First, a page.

Reading Reagan: Paleo-Con, Neo-Con, or Pro-Con???...And...Reagan as Market Populist
Ronald Wilson Reagan...
The great rule of conduct for us in regard to foreign nations is, in extending our commercial relations, to have with them as little political connection as possible. So far as we have already formed engagements let them be fulfilled with perfect good faith. Here let us stop.
---George Washington, "Farewell Address" (September 17, 1796)
Accordingly, they [secessionists, rebellionists] commenced by an insidious debauching of the public mind. They invented an ingenious sophism which, if conceeded, was by perfectly logical steps, through all the incidents, to the complete destruction of the Union.
The sophism itself is that any State of the Union may consistently with the national Constitution, and therefore lawfully and peacefully, withdraw from the Union without the consent of the Union or of any other State....
---Abraham Lincoln, "Message To Congress" (July 4, 1861)
Consider, for instance, the rhetorical raids which have been made upon the writings of Thomas Jefferson. His works have been ransacked by Democrats and Republicans, liberals and conservatives, radicals and reactionaries, New Englanders and Southerners, to sustain elitism and equality, capitalism and socialism, states' rights and interventionism, isolationism and internationalism, rationalism and romanticism, atheism and Christianity, agrarianism and urban development.
He [Jefferson] has been quoted at length by Earl Browder in defense of Communism, and by Ezra Pound in the cause of Fascism; by Sukarno in the interest of "guided democracy," and even by Ho Chi Minh in the name of Vietnamese nationalism.
---David Hackett Fischer, Historians' Fallacies (1970)
"Rashomon," a celebrated Japanese film, presents four witnesses observing a single crime. Each witness perceives the situation so differently that the audience experiences what appears to be four distinct events.
---Lynn Scarlett, "Clear Thinking About The Earth," Environmental Gore (1994)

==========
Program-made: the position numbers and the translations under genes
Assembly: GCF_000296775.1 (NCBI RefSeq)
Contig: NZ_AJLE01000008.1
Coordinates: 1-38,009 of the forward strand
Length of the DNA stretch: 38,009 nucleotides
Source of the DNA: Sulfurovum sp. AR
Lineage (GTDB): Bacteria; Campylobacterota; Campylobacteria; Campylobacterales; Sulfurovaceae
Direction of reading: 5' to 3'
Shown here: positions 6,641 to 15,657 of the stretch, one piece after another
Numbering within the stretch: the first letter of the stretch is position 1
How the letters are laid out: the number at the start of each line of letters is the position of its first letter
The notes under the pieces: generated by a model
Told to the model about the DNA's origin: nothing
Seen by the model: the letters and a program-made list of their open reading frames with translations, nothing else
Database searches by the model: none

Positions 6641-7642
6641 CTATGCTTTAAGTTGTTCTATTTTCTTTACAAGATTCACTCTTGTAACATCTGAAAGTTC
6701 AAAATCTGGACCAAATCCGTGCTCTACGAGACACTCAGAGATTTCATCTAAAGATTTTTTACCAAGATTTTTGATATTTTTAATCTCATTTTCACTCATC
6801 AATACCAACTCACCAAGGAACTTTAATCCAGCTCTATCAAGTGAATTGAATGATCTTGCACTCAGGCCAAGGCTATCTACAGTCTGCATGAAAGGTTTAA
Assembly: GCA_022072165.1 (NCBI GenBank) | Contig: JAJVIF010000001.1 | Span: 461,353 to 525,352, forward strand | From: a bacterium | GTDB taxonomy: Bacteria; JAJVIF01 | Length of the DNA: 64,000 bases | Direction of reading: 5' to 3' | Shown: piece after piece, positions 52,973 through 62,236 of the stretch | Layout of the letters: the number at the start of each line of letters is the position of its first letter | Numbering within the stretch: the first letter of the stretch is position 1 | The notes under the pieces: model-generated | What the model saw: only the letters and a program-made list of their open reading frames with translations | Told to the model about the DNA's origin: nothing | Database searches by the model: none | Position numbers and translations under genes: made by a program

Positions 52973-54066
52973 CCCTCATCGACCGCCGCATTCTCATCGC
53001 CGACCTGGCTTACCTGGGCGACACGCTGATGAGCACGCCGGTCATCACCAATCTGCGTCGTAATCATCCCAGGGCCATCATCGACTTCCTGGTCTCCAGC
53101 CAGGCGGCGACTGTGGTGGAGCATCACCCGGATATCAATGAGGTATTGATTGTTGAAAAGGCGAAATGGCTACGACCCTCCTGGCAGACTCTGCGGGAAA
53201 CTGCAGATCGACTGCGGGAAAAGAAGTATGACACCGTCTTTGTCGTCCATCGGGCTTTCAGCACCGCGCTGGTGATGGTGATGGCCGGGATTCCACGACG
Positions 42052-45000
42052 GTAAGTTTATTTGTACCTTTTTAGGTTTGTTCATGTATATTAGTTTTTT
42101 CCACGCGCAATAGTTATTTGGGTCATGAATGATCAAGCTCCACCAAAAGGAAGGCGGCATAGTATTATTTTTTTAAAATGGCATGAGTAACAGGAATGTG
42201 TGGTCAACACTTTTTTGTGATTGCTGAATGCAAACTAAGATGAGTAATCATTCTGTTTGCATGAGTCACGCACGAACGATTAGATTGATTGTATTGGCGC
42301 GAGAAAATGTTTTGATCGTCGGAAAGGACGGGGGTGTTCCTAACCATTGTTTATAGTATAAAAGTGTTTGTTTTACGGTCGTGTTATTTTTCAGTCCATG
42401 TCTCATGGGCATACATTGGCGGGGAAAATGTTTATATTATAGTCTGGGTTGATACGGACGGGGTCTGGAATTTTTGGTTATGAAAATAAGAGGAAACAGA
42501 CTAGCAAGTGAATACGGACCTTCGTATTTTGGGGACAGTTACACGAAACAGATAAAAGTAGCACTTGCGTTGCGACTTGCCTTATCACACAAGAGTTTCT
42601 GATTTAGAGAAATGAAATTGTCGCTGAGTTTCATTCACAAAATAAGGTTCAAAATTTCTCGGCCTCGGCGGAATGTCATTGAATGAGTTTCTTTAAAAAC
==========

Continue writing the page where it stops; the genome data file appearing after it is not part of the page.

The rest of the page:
Ronald Reagan lives on in the minds of Conservatives!
Since the death of Ronald Wilson Reagan, Pat Buchanan has read Reagan as a Paleo-Con and David Brooks has read Reagan as a Neo-Con. I read Reagan as a clear and concise Pro-Con.
Are we Master Brand Conservatives engaging in the rhetoric for which Lincoln indicts secessionist sophists?
Are we Conservatives following the fallacy of "all things to all people," which David Hackett Fischer assigns to the followers and grand interpreters of Thomas Jefferson? More formally, are we Conservatives suffering from the fallacy of argument ad antiquitam, which is "an illegitimate appeal to ages past in order to justify acts present or future"?
Are we Conservatives "Reagan Rashomons" -- hapless mis-readers of Ronald Wilson Reagan?
As we celebrate the birth dates of Washington (February 22) and Lincoln (February 12) and Reagan (February 6) this month, we will publish our "Reading Reagan" in coming weeks.
Stay Tuned...as the Pro-Con R&R reveals the Real Reagan...
Note: Don Devine of the American Conservative Union Foundation sent me the following links to Ronald Reagan's speech "Our Philosophy of Government" (March 20, 1981): www.acuf.org/principles/p_philos.asp and www.acuf.org/principles/index.asp.
Update: Reagan as Market Populist
Ronald Wilson Reagan was a Market Populist in words and deeds.
Consider this 1985 excerpt from Reagan's 1985 Labor Day speech in Independence, Missouri:
"I'm here to declare to the special interests something they already know, and something they hope you won't find out. Our fair share tax program is a good deal for the American people and a big step toward economic power for people who've been denied power for generations."
Now consider the frame of Market Populism versus Elitism as developed by Jeffrey Bell (Populism And Elitism: Politics In The Age Of Equality, 1992).
Here is Bell:
"Populism is optimism about people's ability to make decisions about their lives.
Elitism is optimism about the decision-making ability of one or more elites, acting on behalf of other people.
Populism implies pessimism about an elite's ability to make decisions for the people affected.
Elitism implies pessimism about the people's ability to make decisions affecting themselves.
The argument between populism and elitism has become the most important one in politics today. Not only does it explain more of what is happening in the world than the usual distinctions between left and right or socialism and capitalism; it extends in one form or another into virtually every area of life." (Bell, p. 3)
And Bell again:
"The argument between populism and elitism is a disagreement about the competence of people to handle their affairs, not a form of class conflict. A member of a political elite may be a populist; and a member of the lower-middle class may have elitist views." (Bell, p. 5)
And Bell again:
"Why is Populism optimistic about people's ability to make decisions affecting their lives, relative to the ability of elites to make these decisions?" (Bell, p. 31)
Finally, Bell again:
"It was not until the 1980s that Ronald Reagan, the most completely populist president since Andrew Jackson, gave Republicans a coherent agendea." (Bell, p. 190)
Check out this site: www.ReaganVision.com